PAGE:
PRIEBUS: No, here's what I would say. I think that it's an important question. And I think that the question presented to this country and the question that will be presented isn't so much -- which we can talk about whether people are better off today than they were four years ago -- and clearly we're not -- but I think the more important question is, what type of America and -- and whether or not our kids are going to be better off 4, 10, and 20 years from today.
And the policies that Barack Obama are putting in place, where we have seen just an enormous growth in people that are dependent on the government -- I mean, it's just a fact -- I don't think that's the type of America we want for our kids and grandkids. And I think that is an important question, and that is a question that should be presented to the American people. And Barack Obama has made everything worse, George.
STEPHANOPOULOS: Well, you say -- the question is, are Mitt Romney and his campaign up to the task of defeating him? And you know there were a chorus of Republican critics out this week, as well, and none more forceful than Peggy Noonan in the Wall Street Journal. Here's what she wrote earlier in the week. She said, "It's time to admit that the Romney campaign is an incompetent one. It's not big. It's not brave. It's not thoughtfully tackling great issues. It's always been too small for the moment. An intervention is in order. Mitt, this isn't working."
You know, she went on to amend that in her Saturday column, said she was just being polite calling the Romney campaign incompetent, said instead it's a rolling calamity.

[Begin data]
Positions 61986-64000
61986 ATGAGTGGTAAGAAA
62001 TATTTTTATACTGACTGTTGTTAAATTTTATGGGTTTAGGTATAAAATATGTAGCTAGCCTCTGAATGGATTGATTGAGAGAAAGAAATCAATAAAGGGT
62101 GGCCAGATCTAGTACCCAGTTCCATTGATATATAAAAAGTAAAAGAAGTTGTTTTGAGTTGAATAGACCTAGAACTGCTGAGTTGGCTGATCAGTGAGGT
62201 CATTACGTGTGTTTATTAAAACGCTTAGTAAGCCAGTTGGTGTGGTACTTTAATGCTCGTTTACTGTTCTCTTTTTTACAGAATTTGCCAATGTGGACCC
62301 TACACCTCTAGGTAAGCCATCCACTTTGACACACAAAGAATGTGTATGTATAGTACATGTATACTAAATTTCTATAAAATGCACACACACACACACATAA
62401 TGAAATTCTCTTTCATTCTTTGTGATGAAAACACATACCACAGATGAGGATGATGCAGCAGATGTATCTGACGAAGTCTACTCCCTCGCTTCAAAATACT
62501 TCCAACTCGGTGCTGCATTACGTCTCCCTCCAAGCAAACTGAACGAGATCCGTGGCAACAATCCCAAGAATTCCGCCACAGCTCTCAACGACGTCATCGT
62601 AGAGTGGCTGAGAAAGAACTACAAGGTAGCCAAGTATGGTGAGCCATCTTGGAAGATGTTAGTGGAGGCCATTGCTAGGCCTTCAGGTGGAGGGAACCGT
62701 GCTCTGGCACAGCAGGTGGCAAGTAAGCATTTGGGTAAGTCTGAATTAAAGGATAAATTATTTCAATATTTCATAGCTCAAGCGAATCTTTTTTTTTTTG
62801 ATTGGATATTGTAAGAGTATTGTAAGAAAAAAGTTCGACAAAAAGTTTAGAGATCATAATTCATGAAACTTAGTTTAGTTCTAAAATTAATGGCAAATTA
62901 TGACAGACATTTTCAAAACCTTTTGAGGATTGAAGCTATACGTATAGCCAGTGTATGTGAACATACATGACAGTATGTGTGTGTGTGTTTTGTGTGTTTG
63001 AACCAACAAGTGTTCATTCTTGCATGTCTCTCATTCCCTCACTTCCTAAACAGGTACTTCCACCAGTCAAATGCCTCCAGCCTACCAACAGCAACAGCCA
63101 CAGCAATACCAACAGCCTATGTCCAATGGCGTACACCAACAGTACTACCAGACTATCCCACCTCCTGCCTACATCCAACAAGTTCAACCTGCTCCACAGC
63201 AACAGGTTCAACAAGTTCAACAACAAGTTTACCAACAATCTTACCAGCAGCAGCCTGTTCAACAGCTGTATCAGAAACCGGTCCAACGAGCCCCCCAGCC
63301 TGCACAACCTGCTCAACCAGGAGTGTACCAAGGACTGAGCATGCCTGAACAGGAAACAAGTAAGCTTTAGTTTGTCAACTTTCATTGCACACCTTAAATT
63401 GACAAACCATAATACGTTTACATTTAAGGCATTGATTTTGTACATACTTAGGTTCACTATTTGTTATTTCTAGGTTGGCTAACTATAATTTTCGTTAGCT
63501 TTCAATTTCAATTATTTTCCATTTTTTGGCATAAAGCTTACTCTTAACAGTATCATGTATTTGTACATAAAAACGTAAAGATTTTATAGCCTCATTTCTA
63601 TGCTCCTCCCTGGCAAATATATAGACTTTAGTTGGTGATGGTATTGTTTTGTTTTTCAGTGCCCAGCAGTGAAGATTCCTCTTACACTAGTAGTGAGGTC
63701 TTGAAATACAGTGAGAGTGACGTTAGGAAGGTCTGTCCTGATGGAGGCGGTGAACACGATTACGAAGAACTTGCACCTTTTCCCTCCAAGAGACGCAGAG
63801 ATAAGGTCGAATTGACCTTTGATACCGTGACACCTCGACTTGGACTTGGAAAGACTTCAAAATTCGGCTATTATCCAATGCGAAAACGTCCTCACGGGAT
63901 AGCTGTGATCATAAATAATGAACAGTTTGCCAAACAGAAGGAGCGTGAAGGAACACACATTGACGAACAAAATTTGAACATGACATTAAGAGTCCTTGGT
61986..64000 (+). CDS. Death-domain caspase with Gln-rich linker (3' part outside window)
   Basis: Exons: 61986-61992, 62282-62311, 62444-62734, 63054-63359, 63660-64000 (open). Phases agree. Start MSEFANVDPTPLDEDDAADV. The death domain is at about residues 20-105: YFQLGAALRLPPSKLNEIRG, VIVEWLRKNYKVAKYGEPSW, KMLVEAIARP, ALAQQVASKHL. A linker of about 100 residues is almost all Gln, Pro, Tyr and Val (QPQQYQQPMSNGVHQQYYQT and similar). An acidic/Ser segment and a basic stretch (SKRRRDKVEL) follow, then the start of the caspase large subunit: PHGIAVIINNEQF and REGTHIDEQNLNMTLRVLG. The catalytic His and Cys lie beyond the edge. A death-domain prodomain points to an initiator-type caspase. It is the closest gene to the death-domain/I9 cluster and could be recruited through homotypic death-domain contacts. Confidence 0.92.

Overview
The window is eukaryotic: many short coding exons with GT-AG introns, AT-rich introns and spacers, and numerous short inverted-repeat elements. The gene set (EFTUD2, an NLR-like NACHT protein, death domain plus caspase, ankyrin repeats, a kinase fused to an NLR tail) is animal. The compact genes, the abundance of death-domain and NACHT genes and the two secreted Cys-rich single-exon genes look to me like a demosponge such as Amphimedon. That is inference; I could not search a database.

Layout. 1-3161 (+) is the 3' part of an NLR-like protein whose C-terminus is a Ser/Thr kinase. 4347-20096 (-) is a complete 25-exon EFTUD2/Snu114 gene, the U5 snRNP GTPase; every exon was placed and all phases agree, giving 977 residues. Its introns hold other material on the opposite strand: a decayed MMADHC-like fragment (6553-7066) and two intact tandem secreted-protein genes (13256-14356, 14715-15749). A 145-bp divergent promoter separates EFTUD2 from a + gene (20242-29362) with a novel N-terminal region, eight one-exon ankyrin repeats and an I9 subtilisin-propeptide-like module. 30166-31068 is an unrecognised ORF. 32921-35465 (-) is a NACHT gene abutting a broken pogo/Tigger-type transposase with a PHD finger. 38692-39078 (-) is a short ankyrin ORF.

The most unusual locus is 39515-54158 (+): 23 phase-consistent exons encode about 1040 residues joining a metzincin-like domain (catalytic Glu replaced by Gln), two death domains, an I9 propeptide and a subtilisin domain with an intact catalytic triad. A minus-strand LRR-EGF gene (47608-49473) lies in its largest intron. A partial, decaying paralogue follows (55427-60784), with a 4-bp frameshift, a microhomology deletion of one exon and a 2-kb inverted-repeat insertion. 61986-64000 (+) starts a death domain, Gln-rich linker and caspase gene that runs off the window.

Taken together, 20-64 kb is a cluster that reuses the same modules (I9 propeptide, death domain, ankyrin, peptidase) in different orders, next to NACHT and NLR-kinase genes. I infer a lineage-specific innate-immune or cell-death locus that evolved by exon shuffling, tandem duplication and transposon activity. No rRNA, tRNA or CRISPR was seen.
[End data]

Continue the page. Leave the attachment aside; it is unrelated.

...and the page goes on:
Now, I know that Governor Romney says his campaign doesn't need a turnaround, but is he in denial?
PRIEBUS: No, I don't think so, George. And, quite frankly, I -- first of all, I think Peggy Noonan's really smart, and I -- and I read both of those columns. I think that where we're at as a movement and as Republicans and conservatives and people that are really worried about the growth of government in this country and what that means for our future, I respect and I admire people that get very concerned -- and even if they're upset about, you know, something that happens in a campaign or if the week needs to be better, like last week, because I think that this is a different kind of campaign, George.
I mean, I promise you on my life, I'm not sitting here talking to you because I'm worried about the future of the Republican Party. And I can guarantee you that all the people that we're talking to here in Wisconsin aren't, either. We're worried about the future of this country, and that's why, you know, I think that the leeway given on our side of the aisle is very small to the likes of Peggy Noonan and other writers that say, hey, listen, guys, you need to -- we need to be ahead, we need to be pounding away.
I agree with that. And I think we are. I think that we had a good week last week, I think in retrospect, in that we were able to frame up the debate last week in the sense of, what future do we want and do you want out there...
STEPHANOPOULOS: But even -- even your governor...
PRIEBUS: ... for your kids and grandkids. And clearly, things are not going well in this country, George.